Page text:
Suppose to the contrary that \(\sqrt{2}\) is rational. Then, there must exist two coprime integers \(p\) and \(q\) such that\(\sqrt{2} = \frac{p}{q}\). We can rearrange this equation as follows:

\[\sqrt{2} = \frac{p}{q}\] \[2q^2 = p^2\]

From the above it is clear that \(p^2\) is even. It follows that \(p\) is also even, since the square of any odd number is odd. Thus, we can substitute \(p\) with \(2k\), where \(k\) is any integer:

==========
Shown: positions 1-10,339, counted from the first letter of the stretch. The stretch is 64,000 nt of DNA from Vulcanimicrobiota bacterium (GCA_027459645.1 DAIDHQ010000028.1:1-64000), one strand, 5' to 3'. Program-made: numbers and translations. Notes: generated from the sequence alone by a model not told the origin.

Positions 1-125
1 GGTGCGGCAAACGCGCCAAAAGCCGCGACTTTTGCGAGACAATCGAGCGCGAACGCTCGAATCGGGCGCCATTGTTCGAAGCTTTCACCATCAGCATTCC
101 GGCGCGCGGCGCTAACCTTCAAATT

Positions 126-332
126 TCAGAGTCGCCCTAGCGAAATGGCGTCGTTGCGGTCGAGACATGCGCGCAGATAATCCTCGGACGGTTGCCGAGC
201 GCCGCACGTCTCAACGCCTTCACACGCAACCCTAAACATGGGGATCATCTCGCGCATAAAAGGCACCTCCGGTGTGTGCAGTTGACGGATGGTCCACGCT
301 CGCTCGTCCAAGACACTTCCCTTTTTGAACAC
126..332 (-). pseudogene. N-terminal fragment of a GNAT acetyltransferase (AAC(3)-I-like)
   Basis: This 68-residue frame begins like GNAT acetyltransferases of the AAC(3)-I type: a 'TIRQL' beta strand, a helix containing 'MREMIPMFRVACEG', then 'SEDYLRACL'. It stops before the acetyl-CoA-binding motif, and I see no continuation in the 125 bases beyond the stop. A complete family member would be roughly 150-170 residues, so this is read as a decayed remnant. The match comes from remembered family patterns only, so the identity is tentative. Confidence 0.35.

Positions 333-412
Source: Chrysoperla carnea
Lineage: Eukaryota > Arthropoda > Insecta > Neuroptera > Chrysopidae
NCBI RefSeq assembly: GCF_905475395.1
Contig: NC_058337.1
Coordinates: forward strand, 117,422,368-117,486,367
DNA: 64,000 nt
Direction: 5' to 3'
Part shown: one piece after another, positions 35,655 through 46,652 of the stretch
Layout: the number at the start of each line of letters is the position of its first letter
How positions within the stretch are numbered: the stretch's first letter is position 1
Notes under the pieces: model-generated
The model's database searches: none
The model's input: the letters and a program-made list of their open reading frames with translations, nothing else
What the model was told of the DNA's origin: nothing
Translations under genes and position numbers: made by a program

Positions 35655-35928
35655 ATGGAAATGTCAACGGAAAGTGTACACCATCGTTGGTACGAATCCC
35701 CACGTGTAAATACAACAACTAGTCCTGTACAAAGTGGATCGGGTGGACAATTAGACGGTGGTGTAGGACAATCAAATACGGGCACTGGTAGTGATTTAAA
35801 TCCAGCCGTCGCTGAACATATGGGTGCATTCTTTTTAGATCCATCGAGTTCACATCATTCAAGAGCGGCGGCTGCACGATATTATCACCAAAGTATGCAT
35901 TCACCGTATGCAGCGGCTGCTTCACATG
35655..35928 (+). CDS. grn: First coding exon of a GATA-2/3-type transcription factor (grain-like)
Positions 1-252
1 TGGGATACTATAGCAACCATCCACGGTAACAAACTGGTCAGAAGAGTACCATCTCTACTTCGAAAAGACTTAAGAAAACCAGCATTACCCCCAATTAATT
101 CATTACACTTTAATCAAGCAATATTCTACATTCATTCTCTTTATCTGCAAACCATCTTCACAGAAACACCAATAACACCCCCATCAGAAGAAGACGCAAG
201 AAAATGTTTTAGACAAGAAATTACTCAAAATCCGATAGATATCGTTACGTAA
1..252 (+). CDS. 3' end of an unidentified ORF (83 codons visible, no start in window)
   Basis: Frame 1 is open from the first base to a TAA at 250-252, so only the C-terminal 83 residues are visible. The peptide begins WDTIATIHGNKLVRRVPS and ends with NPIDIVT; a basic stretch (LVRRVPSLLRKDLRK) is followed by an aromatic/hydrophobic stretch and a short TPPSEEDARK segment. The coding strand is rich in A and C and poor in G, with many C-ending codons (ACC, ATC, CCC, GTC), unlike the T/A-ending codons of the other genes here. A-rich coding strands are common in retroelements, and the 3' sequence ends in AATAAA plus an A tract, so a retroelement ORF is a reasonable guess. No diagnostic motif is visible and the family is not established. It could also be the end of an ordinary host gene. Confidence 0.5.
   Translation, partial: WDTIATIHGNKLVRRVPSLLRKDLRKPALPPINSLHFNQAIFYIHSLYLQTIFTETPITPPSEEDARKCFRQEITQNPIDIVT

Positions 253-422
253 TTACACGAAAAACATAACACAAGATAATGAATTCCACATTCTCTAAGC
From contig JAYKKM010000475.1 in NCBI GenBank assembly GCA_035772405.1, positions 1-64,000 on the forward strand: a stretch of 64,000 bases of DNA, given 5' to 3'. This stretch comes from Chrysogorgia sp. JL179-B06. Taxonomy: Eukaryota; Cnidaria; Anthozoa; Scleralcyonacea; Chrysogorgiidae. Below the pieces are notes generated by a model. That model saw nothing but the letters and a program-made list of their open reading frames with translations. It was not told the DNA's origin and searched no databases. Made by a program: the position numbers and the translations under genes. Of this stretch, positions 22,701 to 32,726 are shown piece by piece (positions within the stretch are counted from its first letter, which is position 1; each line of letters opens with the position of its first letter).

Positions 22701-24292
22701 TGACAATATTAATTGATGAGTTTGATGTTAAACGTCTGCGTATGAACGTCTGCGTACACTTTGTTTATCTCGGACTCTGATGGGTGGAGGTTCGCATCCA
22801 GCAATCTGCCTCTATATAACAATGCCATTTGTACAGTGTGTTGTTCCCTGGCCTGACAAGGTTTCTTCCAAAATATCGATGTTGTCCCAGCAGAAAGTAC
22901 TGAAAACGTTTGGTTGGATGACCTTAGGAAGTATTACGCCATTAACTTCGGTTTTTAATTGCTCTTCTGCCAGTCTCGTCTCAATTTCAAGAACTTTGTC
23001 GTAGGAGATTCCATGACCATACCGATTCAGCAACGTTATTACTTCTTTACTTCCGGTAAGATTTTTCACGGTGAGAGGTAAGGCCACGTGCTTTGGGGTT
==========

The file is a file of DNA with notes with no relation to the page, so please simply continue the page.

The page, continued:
\[2q^2 = p^2\] \[2q^2 = 4k^2\] \[q^2 = 2k^2\]

By a similar argument, we can again see that both \(q^2\) and \(q\) are even. The fact that both \(p\) and \(q\) are even contradicts the initial statement that the two are coprime. Thus, we have reached a contradiction, and \(\sqrt{2}\) must be irrational.